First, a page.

In Northern Sweden, the incidence of heart disease in the 1970s was higher than any other region in the country. Furthermore, men in this area had some of the highest prevalence of cardiovascular disease in the world.
As a result, in 1985, the Vasterbotton Intervention Program (VIP) was set up in order to reduce fat intake and decrease cholesterol levels by offering diet advice, cooking demonstrations, healthy information, better food labeling, and health examinations and counseling.
In this study, researchers from Umea University, University of Gothenburg, in collaboration with The National Board of Welfare, assessed 25 years worth of data from VIP and combined it with data from the WHO MONICA project which monitors cardiovascular disease risk factors.
According to the researchers, by 1992 men had reduced their fat intake by 3% and women by 4% due to the impact of the VIP, and figures remained stable until 2005. In addition, cholesterol levels had also decreased as, for example, more people switched from butter to low fat spreads.
However, with the growing popularity of low carbohydrate, high fat diets in the last decade, the researchers found that saturated fat intake began to increase substantially after 2005, returning to levels above those in 1986. As a result cholesterol levels also began to increase even though cholesterol lowering medications were introduced.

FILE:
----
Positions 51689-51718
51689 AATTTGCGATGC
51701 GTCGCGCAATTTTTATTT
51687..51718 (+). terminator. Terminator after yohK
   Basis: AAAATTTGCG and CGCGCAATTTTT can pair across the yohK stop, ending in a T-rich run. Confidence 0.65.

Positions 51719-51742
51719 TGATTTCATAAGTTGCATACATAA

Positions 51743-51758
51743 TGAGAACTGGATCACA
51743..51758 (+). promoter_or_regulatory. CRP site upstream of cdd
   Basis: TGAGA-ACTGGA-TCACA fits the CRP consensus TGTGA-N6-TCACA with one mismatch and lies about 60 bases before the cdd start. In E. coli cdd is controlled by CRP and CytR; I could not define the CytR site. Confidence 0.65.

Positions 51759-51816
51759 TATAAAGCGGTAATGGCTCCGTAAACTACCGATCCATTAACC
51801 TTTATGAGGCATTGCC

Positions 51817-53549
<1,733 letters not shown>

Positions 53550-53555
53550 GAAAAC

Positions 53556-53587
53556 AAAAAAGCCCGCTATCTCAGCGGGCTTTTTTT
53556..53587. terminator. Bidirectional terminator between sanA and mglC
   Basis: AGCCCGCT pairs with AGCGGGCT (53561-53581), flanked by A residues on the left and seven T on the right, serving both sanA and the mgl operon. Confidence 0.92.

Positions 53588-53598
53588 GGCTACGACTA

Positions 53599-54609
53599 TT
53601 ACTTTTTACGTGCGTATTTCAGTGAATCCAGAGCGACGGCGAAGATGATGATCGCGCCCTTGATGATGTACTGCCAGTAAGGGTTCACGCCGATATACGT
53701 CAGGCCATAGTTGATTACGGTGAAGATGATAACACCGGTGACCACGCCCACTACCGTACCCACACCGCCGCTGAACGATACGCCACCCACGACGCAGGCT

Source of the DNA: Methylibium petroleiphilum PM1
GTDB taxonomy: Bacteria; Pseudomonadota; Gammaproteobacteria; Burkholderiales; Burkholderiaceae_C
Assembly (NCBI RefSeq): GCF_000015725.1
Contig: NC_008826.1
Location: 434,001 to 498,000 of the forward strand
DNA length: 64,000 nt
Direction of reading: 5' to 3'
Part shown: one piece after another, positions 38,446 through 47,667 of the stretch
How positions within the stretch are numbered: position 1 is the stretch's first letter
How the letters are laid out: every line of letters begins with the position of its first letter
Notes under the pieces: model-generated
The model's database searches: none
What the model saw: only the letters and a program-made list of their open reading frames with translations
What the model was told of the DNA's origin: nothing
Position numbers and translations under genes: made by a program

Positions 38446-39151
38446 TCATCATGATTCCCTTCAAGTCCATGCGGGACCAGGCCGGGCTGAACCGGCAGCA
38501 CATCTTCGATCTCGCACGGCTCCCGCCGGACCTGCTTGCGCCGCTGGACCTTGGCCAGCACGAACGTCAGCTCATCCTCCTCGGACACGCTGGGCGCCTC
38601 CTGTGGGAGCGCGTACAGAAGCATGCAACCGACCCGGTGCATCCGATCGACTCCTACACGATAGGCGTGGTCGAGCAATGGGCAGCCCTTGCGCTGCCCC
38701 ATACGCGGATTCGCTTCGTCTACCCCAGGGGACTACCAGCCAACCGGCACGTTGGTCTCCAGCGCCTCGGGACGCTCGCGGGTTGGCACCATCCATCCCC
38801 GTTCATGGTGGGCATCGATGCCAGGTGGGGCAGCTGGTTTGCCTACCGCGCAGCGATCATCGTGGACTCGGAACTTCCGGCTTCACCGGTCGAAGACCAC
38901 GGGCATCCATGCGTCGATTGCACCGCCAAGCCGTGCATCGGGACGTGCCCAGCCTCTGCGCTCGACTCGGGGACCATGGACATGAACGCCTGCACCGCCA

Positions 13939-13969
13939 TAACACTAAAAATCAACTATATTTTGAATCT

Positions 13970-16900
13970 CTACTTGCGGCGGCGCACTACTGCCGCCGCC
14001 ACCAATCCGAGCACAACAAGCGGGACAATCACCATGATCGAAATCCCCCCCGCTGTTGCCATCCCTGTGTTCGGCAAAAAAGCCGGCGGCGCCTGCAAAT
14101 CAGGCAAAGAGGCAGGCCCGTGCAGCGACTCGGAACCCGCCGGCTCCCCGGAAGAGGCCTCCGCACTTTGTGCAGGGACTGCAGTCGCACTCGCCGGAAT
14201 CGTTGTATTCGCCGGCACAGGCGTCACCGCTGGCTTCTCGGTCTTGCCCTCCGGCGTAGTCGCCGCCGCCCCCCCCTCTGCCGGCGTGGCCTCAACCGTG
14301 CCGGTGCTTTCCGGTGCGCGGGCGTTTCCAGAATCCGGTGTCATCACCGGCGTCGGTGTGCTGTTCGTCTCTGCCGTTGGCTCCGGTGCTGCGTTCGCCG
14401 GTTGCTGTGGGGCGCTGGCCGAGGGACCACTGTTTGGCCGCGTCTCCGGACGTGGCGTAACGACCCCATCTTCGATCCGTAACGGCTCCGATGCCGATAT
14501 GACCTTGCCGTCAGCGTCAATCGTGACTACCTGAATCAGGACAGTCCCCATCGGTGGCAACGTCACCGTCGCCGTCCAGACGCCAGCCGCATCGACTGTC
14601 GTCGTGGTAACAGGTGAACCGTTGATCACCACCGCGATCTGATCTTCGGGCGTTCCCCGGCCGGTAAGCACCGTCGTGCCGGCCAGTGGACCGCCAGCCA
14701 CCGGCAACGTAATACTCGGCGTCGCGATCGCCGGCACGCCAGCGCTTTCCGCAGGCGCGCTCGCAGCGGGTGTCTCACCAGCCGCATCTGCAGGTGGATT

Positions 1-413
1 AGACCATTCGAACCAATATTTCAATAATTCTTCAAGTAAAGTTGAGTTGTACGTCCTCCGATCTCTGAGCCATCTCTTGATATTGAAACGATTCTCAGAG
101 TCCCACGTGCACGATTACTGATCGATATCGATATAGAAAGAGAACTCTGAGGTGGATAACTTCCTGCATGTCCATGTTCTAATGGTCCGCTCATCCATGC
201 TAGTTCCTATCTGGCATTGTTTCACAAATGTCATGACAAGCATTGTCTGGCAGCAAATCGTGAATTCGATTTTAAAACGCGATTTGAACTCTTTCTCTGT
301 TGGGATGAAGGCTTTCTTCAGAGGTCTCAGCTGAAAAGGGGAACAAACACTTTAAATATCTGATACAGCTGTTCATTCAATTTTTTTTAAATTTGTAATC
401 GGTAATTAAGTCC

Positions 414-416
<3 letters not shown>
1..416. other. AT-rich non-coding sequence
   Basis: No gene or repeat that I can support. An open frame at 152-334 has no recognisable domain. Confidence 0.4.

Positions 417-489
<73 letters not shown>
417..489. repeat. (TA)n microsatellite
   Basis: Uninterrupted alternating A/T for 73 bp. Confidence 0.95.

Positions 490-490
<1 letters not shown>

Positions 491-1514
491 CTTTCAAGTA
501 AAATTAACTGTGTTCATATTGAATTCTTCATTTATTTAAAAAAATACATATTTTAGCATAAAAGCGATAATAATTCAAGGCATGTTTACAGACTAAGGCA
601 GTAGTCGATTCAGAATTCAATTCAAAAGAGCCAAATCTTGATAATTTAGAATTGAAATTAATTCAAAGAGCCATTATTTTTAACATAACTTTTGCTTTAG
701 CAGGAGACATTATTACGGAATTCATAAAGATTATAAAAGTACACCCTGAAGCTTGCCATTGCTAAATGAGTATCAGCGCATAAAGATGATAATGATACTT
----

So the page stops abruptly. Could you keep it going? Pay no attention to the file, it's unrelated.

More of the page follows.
Professor Ingegerd Johansson, lead author of the study, said:
"The association between nutrition and health is complex. It involves specific food components, interactions among those food components, and interactions with genetic factors and individual needs. While low carbohydrate/high fat diets may help short term weight loss, these results of this Swedish study demonstrate that long term weight loss is not maintained and that this diet increases blood cholesterol which has a major impact on the risk of cardiovascular disease."